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G(o) activation is required for both appetitive and aversive memory acquisition in Drosophila.

Research paper by Adrian A Madalan, Xiao X Yang, Jacob J Ferris, Shixing S Zhang, Gregg G Roman

Indexed on: 23 Dec '11Published on: 23 Dec '11Published in: Learning & memory (Cold Spring Harbor, N.Y.)



Abstract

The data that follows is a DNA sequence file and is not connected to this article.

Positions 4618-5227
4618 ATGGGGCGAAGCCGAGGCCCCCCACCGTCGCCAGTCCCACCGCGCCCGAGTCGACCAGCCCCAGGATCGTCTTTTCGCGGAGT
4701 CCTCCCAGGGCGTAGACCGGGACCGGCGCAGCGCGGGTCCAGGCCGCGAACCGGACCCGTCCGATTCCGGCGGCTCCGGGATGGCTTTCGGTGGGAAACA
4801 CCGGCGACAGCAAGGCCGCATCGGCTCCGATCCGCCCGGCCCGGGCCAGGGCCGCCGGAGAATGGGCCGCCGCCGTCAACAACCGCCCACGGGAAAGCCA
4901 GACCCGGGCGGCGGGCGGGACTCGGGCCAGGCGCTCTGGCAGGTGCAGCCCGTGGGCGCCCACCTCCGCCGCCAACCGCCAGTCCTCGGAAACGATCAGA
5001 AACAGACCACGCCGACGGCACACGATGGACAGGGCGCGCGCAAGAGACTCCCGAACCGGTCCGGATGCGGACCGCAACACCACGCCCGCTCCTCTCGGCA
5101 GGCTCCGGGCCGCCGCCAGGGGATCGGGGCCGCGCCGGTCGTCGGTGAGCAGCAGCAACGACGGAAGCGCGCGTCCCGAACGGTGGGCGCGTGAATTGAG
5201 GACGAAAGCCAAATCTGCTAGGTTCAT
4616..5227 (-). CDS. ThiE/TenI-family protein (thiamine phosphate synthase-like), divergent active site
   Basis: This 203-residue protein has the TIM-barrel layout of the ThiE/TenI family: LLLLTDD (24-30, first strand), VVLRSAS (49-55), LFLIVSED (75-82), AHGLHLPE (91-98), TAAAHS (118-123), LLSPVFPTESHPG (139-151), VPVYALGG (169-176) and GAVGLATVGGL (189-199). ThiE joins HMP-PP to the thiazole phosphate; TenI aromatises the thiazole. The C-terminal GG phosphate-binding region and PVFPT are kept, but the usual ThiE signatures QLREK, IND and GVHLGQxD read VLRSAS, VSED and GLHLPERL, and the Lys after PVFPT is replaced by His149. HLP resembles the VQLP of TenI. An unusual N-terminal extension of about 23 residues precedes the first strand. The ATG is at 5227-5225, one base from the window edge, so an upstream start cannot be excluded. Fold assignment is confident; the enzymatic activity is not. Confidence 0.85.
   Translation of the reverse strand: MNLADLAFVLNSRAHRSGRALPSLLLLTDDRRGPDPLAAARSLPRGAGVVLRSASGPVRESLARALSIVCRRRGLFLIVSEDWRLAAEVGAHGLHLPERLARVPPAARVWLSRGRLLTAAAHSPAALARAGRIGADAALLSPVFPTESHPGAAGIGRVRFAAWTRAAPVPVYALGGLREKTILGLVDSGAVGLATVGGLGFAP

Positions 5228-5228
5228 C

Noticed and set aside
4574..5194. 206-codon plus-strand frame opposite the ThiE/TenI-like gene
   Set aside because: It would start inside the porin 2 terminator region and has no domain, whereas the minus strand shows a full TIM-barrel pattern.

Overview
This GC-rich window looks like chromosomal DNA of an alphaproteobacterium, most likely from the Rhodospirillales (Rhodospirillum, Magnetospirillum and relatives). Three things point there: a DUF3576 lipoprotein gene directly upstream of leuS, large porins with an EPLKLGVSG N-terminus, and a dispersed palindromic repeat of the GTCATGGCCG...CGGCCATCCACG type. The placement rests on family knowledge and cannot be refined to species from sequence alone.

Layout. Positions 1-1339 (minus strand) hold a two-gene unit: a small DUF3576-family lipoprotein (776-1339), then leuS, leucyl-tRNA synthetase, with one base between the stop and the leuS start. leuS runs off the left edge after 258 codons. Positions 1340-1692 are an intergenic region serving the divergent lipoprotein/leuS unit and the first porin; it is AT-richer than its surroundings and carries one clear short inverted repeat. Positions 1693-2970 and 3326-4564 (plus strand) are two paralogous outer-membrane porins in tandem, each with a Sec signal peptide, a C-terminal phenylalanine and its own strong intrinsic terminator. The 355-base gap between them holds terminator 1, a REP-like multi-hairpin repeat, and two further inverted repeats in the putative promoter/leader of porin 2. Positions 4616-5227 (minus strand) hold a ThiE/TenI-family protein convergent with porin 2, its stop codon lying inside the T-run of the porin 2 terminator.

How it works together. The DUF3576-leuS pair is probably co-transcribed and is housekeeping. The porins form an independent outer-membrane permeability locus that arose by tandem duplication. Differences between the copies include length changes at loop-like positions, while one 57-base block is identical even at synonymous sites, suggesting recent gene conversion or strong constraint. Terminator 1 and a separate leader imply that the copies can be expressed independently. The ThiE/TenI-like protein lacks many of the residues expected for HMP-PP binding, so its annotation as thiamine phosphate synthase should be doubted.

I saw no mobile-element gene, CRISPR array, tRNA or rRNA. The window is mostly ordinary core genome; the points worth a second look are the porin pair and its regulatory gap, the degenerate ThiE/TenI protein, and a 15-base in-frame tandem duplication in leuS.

Heterotrimeric G(o) is an abundant brain protein required for negatively reinforced short-term associative olfactory memory in Drosophila. G(o) is the only known substrate of the S1 subunit of pertussis toxin (PTX) in fly, and acute expression of PTX within the mushroom body neurons (MB) induces a reversible deficit in associative olfactory memory. We demonstrate here that the induction of PTX within the α/β and γ lobe MB neurons leads to impaired memory acquisition without affecting memory stability. The induction of PTX within these MB neurons also leads to a significant defect in an optimized positively reinforced short-term memory paradigm; however, this PTX-induced learning deficit is noticeably less severe than found with the negatively reinforced paradigm. Both negatively and positively reinforced memory phenotypes are rescued by the constitutive expression of G(o)α transgenes bearing the Cys(351)Ile mutation. Since this mutation renders the G(o) molecule insensitive to PTX, the results isolate the effect of PTX on both forms of olfactory associative learning to the inhibition of the G(o) activation.